Savage Piranha: small boat, big bite
  |  First Published: October 2013

You don’t have to know too much about boating to know the name Savage.

The company has been designing, manufacturing and selling quality boats in Australia since 1898. That makes it one of the oldest brands of boat in the country. I have a Savage boat myself, so I jumped at the chance to take one of the new Piranha range for a spin with Simon Wakefield and David Garcia from Warragul Marine.

The model we were to test was the 455 SC. As per convention, the 455 refers to the hull length, 4.55 m, while the SC indicates that the boat is controlled from a side console on the starboard side of the boat. The other Piranha models in the range include the 435 and 485, with the bigger boats available with the option of a centre console instead of the side console.

Sitting on the trailer in the yard, the 455 was an striking sight with its bright red paint job. The boys assured me that red is the fastest colour but if it is too bright for your liking, there are other colours and even unpainted versions available. Hanging off the back of the Piranha, Simon and Dave had fitted the impressive Mercury 60hp EFI 4-stroke Bigfoot outboard – more than adequate for a boat this size. Incidentally, 60 ponies is the maximum recommended for this boat, so you could get away with a smaller engine if that better suited your budget. As Simon points out though, there’s not much difference between the 50 and 60 horsepower engines in terms of size, weight or price, so most people go for maximum power. You don’t have to use it, but it’s nice to have.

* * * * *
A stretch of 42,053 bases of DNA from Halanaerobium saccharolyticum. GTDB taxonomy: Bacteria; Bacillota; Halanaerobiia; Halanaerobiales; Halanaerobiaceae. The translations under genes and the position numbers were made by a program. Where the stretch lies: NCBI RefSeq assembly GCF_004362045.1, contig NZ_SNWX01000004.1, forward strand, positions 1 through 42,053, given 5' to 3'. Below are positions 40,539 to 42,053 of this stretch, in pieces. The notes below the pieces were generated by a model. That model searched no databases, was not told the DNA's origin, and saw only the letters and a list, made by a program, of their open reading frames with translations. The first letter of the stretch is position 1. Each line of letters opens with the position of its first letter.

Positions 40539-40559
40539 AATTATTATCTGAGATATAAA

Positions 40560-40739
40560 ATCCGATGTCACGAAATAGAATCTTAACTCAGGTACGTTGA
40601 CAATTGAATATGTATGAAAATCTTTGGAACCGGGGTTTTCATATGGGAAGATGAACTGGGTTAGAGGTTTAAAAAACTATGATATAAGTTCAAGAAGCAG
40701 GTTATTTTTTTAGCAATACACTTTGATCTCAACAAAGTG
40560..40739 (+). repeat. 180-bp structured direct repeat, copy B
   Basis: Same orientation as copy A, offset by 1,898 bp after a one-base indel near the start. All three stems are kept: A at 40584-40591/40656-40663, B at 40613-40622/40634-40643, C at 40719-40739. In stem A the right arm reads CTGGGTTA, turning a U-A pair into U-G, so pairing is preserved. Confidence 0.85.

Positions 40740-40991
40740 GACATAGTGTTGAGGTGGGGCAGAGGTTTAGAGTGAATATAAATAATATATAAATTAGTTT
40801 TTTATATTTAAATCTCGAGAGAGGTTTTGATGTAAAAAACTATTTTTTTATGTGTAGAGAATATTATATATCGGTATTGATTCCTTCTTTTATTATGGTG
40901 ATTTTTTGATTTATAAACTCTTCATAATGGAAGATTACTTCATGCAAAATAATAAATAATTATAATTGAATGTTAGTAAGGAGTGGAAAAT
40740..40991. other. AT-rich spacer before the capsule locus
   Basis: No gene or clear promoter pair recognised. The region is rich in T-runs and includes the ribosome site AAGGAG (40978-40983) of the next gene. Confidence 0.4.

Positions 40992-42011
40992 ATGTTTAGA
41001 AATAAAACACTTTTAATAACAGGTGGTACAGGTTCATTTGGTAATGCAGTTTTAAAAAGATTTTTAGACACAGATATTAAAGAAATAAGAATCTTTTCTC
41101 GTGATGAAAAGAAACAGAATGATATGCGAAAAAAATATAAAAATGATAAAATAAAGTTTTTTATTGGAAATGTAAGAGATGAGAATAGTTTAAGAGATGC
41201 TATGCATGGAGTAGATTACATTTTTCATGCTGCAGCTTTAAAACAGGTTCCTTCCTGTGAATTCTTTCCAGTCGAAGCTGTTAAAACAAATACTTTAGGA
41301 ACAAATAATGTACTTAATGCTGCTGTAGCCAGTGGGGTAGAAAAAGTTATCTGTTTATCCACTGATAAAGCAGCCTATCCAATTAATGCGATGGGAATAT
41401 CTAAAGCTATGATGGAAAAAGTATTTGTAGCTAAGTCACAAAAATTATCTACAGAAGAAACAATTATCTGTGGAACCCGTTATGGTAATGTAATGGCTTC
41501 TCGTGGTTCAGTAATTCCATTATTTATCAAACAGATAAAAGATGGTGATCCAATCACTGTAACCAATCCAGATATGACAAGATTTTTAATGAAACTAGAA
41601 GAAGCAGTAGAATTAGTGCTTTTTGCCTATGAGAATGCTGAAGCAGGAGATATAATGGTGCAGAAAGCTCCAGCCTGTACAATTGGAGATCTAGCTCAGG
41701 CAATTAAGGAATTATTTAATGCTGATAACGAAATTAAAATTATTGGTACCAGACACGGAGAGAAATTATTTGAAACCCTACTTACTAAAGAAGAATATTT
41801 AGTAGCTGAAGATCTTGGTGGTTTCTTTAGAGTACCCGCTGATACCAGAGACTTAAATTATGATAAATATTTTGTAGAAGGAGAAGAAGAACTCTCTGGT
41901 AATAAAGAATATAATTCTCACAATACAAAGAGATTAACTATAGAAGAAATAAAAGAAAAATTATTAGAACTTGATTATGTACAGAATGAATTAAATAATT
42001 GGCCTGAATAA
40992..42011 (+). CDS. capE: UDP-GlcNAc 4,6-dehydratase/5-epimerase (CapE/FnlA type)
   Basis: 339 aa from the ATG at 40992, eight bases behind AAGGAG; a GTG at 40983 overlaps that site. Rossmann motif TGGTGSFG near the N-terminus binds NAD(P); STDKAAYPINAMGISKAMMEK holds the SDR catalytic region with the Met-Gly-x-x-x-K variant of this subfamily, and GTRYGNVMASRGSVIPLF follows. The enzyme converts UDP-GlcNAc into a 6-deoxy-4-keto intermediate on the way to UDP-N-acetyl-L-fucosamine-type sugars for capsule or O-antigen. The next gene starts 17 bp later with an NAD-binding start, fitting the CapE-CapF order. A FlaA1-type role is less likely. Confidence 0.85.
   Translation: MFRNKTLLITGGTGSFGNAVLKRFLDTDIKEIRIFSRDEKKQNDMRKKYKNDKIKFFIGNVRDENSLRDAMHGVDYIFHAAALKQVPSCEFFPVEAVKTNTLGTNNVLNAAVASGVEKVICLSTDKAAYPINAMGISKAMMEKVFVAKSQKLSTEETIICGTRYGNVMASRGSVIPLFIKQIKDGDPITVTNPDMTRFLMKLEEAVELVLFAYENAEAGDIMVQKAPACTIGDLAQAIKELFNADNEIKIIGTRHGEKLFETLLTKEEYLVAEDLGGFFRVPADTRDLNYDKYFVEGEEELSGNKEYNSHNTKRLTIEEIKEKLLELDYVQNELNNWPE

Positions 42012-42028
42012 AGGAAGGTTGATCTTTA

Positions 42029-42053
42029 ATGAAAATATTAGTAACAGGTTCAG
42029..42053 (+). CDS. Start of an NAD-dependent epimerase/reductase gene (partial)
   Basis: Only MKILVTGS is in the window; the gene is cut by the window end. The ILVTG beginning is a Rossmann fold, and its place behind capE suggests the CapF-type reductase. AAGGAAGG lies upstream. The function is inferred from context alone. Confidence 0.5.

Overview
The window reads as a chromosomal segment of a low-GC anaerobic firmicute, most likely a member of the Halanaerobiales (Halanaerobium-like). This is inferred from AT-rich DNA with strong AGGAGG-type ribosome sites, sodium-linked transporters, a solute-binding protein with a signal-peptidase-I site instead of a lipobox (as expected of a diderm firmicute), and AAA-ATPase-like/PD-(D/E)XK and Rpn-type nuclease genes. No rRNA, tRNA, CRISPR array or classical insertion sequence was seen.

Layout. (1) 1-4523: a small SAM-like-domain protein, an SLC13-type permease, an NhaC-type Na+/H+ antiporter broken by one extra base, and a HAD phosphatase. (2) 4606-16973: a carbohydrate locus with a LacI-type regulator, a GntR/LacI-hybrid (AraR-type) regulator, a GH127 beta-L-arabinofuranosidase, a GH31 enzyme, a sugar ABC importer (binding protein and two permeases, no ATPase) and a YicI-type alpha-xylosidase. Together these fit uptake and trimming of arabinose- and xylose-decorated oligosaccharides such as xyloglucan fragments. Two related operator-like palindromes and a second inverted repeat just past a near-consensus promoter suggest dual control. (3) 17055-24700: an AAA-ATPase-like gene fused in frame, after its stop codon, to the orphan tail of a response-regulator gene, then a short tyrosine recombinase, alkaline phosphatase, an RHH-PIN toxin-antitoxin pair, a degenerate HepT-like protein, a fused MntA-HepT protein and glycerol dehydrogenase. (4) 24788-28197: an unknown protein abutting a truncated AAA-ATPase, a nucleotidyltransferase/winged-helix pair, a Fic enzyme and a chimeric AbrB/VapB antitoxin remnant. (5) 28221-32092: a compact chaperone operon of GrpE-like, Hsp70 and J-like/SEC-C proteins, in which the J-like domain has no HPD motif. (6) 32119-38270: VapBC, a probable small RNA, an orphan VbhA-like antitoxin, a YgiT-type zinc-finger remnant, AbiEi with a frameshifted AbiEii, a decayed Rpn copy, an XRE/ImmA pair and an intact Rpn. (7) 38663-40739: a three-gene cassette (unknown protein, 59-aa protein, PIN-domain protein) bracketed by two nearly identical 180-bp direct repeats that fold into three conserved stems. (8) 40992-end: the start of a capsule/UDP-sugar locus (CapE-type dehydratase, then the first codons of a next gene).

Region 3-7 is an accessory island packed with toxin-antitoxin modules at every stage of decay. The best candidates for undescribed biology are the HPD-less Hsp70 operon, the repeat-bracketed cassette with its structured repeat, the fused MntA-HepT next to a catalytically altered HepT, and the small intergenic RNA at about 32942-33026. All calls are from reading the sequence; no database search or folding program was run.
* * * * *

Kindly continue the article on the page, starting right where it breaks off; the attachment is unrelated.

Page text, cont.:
As luck would have it, when the test day arrived it dawned overcast and drizzling. By the time we reached Inverloch the combination of a high tide and 20 knot winds had churned the shallow water into a sloppy, brown mess. Nevertheless we pushed on and launched at Mahers Landing, confident that the uninspiring conditions would prove perfect for testing the Piranha, even if they were photographically challenging.

The first thing I noticed when I climbed aboard was the space. There was plenty! The Piranha 455 is a fairly small boat, but it definitely feels much bigger. This has been achieved by building in a large, carpeted casting deck over the forward half of the hull, and a smaller one at the back, so that every square centimetre of the upper surface is useable. When I say useable, read heaps of fishing space! Storage space isn’t compromised though, with lots of stowage under the decks. The front deck, for example, houses a huge underfloor compartment with four separate hatches, along with an anchor well at the bow and a plate for attaching an electric motor. There is also a full-length rod storage compartment along the left hand side of the boat, though you’d probably want to retro fit it with some secure rod holders before stashing your expensive rods in there. Add in a 70 litre in-floor fuel tank, a recess for the battery, and the option for a livebait well, and it’s quite amazing how much is hidden ‘below decks’.

The console itself sits in a sunken area between the two raised decks, and in the test boat was covered by a bimini (an optional extra that definitely came in handy on the day we tested the Piranha). There are two fold up pedestal seats that can be deployed in four different positions, one of which allows the driver to control the vessel while comfortably seated. A small windscreen above the console provides a modicum of protection from any spray, not that there was much of that anyway. The standard dashboard houses a small glove box, drink holder, the Mercury SmartCraft multi-function gauge, fuel gauge and switches for the navigation lights and bilge pump. Although the test boat hadn’t yet been fitted out with all the fruit, such as a sounder, chart plotter, radio and stereo, there is plenty of room to do so.

On the water